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From the very beginning our mobile-phone connections at Debaltseve city (in the ATO zone of the eastern Donetsk region) were unstable. This was due to the fact that our camp was located quite far from the city, situated between hills in a small river valley. Sometimes we could call from cell phones via Ukrainian mobile operators KyivStar and Life, and occasionally via MTS-Ukraine. However, in January 2015 I had a good mobile Internet connection from my room on the second floor of the camp building, which allowed me to update our battalion website, social media accounts, and stay connected to relatives and friends.

But our mobile communications at Debaltseve gradually went down from 20 January, especially after the first shelling of our base: the Internet disappeared and we could make only brief calls or send SMS texts via KyivStar — when its weak radio signal occasionally reached our location. To make longer calls, servicemen had to explore the highest hills around the base, risking their lives to random shelling or sniper bullets.

Debaltseve 40 battalion

I ventured outside the base to make calls just twice during our long stay. The second of these calls I made on 28 January, talking with my wife, son and sister just hours before the first massive shelling occurred. But basically, for many weeks, the best I could do was to send text messages from the second-floor balcony of the camp building. And even that was risky — on the evening of 6 February a Russian MLRS ‘Grad’ rocket exploded in that exact spot.

Mobile-phone connections disappeared because the city of Debalsteve was constantly shelled by pro-Russian terrorists from late January to early February. Thus the electrical infrastructure and communication antennas were gradually destroyed, leaving us without any hope for the restoration of communications. By the way, at the battalion we had a military satellite transmitter with IP-telephone connection. Some officers frequently used this for private purposes, in order to contact relatives via friends in the Armed Forces. I had no friends among the “Top Brass” to call via the satellite; therefore I never used military networks to call my mom.

Up to the very minute of our withdrawal from Debaltseve I hoped that the operative situation around us would improve, and that mobile operators would fix their communication towers. But things didn’t turn out the way I hoped. Keeping us cut off from the rest of the world in Debaltseve, the Russian-led terrorists increased the intensity of their attacks and disseminated disinformation about Ukrainian losses in our battalion. Later I discovered that our relatives and friends had actively contacted the Ministry of Defence and Armed Forces, seeking accurate information about us.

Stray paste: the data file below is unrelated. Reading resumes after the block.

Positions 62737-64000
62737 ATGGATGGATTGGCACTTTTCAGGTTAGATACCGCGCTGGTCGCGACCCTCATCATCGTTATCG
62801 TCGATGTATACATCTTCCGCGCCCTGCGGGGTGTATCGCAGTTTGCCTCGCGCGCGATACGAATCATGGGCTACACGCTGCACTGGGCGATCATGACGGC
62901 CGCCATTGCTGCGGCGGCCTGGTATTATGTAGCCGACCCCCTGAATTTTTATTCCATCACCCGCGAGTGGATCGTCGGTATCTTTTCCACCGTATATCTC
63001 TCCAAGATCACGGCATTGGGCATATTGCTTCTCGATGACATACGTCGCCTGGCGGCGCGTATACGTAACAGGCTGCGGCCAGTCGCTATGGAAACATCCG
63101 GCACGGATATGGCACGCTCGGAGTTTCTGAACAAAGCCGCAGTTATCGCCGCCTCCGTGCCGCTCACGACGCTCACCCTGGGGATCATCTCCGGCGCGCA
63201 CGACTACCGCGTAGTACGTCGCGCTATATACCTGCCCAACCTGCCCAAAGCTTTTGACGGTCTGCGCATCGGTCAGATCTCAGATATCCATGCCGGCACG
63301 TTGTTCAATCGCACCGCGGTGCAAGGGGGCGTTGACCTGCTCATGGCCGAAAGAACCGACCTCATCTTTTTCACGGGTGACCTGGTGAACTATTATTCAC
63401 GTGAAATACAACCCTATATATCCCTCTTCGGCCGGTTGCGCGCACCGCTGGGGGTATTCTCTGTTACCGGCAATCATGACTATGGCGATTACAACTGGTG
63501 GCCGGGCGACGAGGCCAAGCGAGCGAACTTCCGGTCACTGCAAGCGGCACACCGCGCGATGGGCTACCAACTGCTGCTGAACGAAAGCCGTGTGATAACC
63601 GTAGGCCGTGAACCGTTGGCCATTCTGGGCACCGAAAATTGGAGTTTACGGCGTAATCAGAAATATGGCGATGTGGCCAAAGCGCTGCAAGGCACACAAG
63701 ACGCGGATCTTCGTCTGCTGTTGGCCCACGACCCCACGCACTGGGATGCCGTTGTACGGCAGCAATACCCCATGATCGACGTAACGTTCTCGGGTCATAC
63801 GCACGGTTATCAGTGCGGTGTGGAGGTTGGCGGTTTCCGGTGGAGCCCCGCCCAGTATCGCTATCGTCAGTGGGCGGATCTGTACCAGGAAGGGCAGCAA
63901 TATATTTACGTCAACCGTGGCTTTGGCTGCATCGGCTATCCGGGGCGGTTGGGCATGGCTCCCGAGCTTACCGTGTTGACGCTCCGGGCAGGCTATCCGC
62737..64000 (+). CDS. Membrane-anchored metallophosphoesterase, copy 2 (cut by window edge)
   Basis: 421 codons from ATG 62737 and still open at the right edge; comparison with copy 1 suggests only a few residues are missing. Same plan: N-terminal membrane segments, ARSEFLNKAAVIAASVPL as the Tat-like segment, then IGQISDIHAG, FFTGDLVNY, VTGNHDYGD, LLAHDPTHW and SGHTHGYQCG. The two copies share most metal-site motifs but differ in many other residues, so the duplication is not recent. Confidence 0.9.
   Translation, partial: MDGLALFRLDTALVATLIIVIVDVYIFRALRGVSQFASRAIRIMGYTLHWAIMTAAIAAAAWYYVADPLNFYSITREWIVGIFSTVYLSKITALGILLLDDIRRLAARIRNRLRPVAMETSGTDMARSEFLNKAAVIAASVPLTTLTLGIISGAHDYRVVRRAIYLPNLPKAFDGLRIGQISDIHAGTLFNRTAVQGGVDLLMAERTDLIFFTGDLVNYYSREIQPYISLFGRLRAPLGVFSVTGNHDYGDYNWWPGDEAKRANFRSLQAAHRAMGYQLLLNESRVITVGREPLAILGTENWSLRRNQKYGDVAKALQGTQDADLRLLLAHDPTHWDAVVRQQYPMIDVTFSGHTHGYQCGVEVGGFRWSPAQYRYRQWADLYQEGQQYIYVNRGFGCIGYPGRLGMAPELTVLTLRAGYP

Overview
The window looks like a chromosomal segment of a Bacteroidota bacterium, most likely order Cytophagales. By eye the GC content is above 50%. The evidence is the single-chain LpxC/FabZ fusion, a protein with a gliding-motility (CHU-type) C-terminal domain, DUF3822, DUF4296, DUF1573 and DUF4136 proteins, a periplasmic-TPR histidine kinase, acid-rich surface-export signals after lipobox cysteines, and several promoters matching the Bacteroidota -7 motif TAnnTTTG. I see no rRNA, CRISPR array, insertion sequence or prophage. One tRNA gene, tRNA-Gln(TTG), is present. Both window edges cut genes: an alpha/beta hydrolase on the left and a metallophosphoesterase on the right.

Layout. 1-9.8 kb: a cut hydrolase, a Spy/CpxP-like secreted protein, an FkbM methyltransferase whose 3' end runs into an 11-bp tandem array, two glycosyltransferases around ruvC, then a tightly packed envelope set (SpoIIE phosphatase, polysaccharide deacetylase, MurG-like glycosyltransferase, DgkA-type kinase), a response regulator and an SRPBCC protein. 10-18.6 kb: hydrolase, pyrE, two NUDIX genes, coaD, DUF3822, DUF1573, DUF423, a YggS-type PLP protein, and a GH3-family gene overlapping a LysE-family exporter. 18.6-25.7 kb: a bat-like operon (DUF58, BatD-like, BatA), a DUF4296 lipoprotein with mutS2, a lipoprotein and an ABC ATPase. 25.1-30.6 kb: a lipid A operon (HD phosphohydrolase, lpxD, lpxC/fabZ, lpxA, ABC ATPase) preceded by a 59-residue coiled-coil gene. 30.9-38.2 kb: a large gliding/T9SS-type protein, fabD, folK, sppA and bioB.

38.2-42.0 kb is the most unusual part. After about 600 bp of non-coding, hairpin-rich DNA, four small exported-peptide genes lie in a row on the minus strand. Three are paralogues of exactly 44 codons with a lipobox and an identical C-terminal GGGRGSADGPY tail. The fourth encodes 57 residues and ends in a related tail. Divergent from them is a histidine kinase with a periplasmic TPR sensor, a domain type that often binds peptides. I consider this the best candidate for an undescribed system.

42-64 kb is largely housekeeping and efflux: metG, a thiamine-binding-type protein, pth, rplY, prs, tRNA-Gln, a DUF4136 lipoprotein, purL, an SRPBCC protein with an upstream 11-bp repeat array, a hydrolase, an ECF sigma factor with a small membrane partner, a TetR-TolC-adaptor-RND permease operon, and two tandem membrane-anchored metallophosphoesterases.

During daily attacks in January–February, the Russian-sponsored terrorists used portable cell transmitters to deliver fake and provocative text messages to our mobiles, in order to instigate anger or panic among our troops and destabilize order in our units. For example, on 12 February – on the very day the Minsk-2 peace agreement was signed – many of our servicemen received the same SMS, composed in a Russian criminal-jargon style, declaring that President Poroshenko “betrayed us, thus he should be killed”. Another fake message, received at the beginning of February, was addressed to ordinary soldiers, saying that their commander (with no name given) had fled to the city of Kramatorsk, thus “all of us were going to flee tonight as well”.

Indeed, the terrorists had been taking control of our cell phones for up to 5–10 minutes, in order to deliver their propaganda messages. Sure, the SMS texts were anonymous and false. And not one of us fled, not one of us left our positions. Many times our unit commanders banned the use of cell phones in the battle zone, but our servicemen’s wish to reach relatives was so strong that they often ignored the ban and tried to catch any signal as best they could.

(Edited by Christopher Summerville)

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